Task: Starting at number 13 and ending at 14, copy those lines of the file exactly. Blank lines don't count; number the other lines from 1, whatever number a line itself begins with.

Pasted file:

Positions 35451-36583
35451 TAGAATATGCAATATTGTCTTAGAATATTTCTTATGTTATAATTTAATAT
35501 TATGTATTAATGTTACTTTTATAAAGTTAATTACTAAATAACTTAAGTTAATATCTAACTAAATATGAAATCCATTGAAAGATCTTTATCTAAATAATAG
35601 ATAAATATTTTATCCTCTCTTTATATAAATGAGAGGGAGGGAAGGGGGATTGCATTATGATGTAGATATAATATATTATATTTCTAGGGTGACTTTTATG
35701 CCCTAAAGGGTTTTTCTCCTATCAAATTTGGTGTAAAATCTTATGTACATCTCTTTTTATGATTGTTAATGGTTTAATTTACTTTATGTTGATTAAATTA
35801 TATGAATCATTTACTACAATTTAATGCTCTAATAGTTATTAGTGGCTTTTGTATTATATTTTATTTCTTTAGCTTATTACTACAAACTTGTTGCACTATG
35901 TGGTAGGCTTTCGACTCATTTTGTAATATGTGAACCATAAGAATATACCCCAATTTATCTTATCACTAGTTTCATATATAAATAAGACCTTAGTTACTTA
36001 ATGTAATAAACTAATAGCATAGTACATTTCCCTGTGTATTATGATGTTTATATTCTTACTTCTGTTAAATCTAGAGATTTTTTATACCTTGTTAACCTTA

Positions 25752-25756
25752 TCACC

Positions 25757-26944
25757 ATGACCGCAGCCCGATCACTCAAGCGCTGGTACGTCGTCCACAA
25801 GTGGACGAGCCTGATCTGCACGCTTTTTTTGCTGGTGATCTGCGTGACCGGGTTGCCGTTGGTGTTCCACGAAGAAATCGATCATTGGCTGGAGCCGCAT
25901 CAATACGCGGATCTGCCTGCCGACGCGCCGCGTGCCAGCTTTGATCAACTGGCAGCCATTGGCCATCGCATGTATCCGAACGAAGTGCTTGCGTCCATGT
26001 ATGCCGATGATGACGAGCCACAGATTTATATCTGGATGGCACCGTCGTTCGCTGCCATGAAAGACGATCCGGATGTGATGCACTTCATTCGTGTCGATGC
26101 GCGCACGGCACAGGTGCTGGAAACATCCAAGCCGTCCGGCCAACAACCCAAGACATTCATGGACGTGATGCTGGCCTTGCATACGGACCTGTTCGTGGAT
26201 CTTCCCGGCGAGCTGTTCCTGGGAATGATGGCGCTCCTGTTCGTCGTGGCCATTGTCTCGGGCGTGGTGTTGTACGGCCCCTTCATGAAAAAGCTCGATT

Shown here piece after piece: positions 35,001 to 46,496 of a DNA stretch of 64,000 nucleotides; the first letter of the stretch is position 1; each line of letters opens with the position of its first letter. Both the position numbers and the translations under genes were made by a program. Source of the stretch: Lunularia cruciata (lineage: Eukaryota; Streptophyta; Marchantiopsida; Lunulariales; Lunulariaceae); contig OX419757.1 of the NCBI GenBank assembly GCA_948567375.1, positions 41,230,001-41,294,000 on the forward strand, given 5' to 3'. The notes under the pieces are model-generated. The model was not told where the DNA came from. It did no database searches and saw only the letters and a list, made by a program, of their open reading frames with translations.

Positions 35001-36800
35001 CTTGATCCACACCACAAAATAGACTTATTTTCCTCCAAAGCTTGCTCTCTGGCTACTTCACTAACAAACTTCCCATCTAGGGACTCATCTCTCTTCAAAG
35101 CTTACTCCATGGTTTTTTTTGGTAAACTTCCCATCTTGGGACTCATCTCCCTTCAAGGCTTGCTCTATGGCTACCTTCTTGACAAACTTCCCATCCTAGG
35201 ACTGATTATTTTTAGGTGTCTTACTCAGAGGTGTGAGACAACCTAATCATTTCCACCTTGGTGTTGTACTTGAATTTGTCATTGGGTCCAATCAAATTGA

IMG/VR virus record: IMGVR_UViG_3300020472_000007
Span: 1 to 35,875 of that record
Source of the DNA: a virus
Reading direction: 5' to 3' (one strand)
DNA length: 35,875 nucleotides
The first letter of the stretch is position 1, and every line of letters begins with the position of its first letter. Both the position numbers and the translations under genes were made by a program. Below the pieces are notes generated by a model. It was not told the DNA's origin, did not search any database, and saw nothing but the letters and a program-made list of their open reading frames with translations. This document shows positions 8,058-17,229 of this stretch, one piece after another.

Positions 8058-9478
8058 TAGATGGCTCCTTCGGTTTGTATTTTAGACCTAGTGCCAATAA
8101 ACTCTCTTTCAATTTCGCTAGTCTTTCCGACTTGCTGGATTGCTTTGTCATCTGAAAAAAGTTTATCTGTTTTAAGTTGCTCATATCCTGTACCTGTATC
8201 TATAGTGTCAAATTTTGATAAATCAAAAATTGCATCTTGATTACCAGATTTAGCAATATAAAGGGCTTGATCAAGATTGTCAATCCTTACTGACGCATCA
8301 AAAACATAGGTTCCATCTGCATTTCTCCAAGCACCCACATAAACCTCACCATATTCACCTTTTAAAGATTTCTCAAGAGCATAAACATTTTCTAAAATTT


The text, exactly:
25801 GTGGACGAGCCTGATCTGCACGCTTTTTTTGCTGGTGATCTGCGTGACCGGGTTGCCGTTGGTGTTCCACGAAGAAATCGATCATTGGCTGGAGCCGCAT
25901 CAATACGCGGATCTGCCTGCCGACGCGCCGCGTGCCAGCTTTGATCAACTGGCAGCCATTGGCCATCGCATGTATCCGAACGAAGTGCTTGCGTCCATGT